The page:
Learn about sexual reproduction and plant breeding during this two-part program. A Holden instructor will come to your classroom to discuss the history of plant breeding, why people breed plants and how pollination works by dissecting flowers. At Holden students will perform their own cross pollinations and explore the collections to observe the diversity that exists in the plant world. Note: The program cost of $10 per student covers the visit to your classroom and Holden.
Each season we pick a spot in our gardens and share stories that illustrate the wonders of the plant world. A craft or activity solidifies the concepts. We’ll be outside so dress for the weather. (1 hour, 15 minutes)
Fall (September, October, November) Fabulous Forests
Winter (December, January, February, March) Tremendous Trees
Spring (April, May) Sprouting Spring
Summer (June, July, August) Fantastic Flowers
Experience a forest first hand using your senses to make discoveries about this special place. Learn about the diversity and adaptations of the animals and plants that live in this habitat. (1 hour, 30 minutes)
Discover the forest as a diverse and interdependent community. Learn about food chains and competition, search for links between plants and animals and dissect soil to understand its importance to the whole ecosystem. (1 hour, 30 minute)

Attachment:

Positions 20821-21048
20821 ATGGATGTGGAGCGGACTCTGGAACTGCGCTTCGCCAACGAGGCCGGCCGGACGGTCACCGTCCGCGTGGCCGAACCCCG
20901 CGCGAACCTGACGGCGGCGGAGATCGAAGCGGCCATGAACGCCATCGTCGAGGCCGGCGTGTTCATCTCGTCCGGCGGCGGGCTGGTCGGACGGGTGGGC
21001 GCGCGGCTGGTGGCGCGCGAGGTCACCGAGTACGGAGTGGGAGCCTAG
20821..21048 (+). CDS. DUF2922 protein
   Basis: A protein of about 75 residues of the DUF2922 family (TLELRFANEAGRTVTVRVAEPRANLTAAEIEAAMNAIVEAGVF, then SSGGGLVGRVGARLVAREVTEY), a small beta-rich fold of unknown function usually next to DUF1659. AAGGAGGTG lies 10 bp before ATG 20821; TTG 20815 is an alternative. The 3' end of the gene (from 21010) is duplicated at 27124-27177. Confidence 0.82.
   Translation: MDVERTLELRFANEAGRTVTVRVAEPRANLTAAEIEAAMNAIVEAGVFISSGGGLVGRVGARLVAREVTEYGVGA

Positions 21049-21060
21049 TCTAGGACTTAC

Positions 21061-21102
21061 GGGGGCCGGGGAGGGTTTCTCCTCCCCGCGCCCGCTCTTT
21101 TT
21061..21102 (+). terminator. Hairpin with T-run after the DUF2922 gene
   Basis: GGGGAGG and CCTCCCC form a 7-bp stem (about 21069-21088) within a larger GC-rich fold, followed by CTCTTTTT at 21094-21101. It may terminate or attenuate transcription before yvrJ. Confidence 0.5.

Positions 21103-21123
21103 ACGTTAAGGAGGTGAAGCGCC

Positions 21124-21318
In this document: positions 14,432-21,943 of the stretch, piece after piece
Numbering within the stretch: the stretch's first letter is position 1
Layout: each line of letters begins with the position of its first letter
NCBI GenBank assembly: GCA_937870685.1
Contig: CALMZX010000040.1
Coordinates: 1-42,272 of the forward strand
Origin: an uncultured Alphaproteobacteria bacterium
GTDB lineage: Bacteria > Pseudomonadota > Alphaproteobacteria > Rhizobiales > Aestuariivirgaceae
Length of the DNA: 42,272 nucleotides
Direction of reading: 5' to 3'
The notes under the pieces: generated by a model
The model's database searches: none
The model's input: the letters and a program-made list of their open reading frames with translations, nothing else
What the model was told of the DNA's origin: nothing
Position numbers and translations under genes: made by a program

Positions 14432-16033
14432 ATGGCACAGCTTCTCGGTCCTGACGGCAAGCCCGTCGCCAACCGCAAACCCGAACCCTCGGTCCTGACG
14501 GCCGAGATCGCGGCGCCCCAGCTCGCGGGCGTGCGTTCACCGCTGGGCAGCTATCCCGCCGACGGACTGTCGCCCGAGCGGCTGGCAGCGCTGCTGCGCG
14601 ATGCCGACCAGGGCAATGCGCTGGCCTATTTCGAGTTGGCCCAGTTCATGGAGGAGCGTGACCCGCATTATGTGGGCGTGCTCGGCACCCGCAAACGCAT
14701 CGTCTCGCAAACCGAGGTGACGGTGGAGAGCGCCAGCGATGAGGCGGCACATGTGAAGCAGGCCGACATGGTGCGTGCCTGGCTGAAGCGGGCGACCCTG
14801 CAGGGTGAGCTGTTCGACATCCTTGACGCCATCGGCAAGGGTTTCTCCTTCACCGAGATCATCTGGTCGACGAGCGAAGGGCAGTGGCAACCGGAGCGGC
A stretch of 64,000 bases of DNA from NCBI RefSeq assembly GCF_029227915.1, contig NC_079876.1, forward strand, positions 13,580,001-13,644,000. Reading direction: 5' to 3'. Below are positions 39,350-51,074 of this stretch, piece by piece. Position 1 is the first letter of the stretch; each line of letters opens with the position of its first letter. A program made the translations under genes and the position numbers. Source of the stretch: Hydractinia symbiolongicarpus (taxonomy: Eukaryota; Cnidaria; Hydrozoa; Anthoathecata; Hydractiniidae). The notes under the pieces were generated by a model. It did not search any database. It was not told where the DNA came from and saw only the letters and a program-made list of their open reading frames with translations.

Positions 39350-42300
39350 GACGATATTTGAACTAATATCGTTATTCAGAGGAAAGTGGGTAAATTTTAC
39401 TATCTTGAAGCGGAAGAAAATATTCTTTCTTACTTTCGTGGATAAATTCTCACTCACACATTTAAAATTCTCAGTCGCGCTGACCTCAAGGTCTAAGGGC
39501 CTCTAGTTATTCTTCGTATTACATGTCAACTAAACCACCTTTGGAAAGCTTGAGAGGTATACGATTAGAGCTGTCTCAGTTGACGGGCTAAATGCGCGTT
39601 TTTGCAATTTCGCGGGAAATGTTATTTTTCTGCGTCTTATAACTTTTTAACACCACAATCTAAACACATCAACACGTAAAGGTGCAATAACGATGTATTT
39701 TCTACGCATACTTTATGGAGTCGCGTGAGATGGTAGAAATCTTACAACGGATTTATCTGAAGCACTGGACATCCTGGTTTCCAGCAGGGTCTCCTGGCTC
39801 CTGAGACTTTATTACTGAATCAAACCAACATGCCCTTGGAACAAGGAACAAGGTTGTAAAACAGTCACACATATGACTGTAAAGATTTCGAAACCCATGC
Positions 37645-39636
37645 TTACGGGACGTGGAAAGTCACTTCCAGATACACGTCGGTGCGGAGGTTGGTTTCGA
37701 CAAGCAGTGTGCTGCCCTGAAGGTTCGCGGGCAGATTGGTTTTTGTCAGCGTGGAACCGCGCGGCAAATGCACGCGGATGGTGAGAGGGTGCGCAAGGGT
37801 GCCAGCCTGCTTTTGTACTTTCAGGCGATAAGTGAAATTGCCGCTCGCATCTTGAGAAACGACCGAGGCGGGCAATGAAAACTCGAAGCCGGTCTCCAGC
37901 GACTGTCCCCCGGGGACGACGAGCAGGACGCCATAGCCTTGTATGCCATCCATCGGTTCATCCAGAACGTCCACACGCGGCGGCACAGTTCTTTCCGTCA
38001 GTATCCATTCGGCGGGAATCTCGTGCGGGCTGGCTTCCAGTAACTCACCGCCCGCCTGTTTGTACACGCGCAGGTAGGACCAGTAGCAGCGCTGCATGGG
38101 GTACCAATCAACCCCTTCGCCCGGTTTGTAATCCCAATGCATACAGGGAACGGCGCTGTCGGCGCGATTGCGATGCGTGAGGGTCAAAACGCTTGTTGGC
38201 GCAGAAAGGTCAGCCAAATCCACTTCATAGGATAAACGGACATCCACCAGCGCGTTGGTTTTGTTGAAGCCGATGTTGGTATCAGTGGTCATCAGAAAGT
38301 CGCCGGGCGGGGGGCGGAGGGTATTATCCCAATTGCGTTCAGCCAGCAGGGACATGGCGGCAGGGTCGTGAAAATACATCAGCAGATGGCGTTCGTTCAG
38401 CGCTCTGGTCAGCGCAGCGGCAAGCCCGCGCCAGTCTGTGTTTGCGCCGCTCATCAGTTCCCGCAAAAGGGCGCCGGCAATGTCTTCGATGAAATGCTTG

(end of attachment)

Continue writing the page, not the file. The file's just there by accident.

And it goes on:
Mid-April through September
Many plants and animals make their homes in ponds. Use nets to explore the interdependency of plants and animals in this watery habitat. Food chains and amazing plant and animal adaptations will be the focus of our discoveries. Without the plants there would nothing for the tadpoles to eat. (1 hour, 30 minutes)
A pond is a complex ecosystem that depends on plants. Discover the diversity of plants and animals that live here and the unique adaptations that allow them to survive in water. We’ll discuss food chains, life cycles and diversity. (1 hour, 30 minutes)
(Mid-September through late October)
During this program suitable for all ages, follow a trail of more than 30 trees, practicing identification skills using a simple key. We provide a brochure with a map, tree key and descriptions. Note: This program is teacher directed and the cost is $3 per student.
This outreach program comes to your classroom to explore native trees and seasonal change. Your students will learn about the diversity and structure and function of six common native Ohio trees as they help Holden's Plant Science Investigator solve a problem through hands-on explorations. Student's will determine which tree is best for a given location, assemble a tree puzzle, plant tree seeds to observe germination and experience seasonal change as their very own teacher turns into a tree. This program runs one hour and the cost is $100.
This outreach program comes to your classroom to explore how forests have changed over time and how we know this. The forests your students see have not always looked like they do today. The environment is different and the plants are different. Your students will look at the fossil evidence of plants and learn first hand that some have gone extinct, some have adapted to their surroundings and there are some new ones that were not around before. Using fossils and real plants students will discover what is the same and what has changed and what might be the reason behind these changes. Who knew that ferns used to be as tall as trees? This program runs one hour and the cost is $100.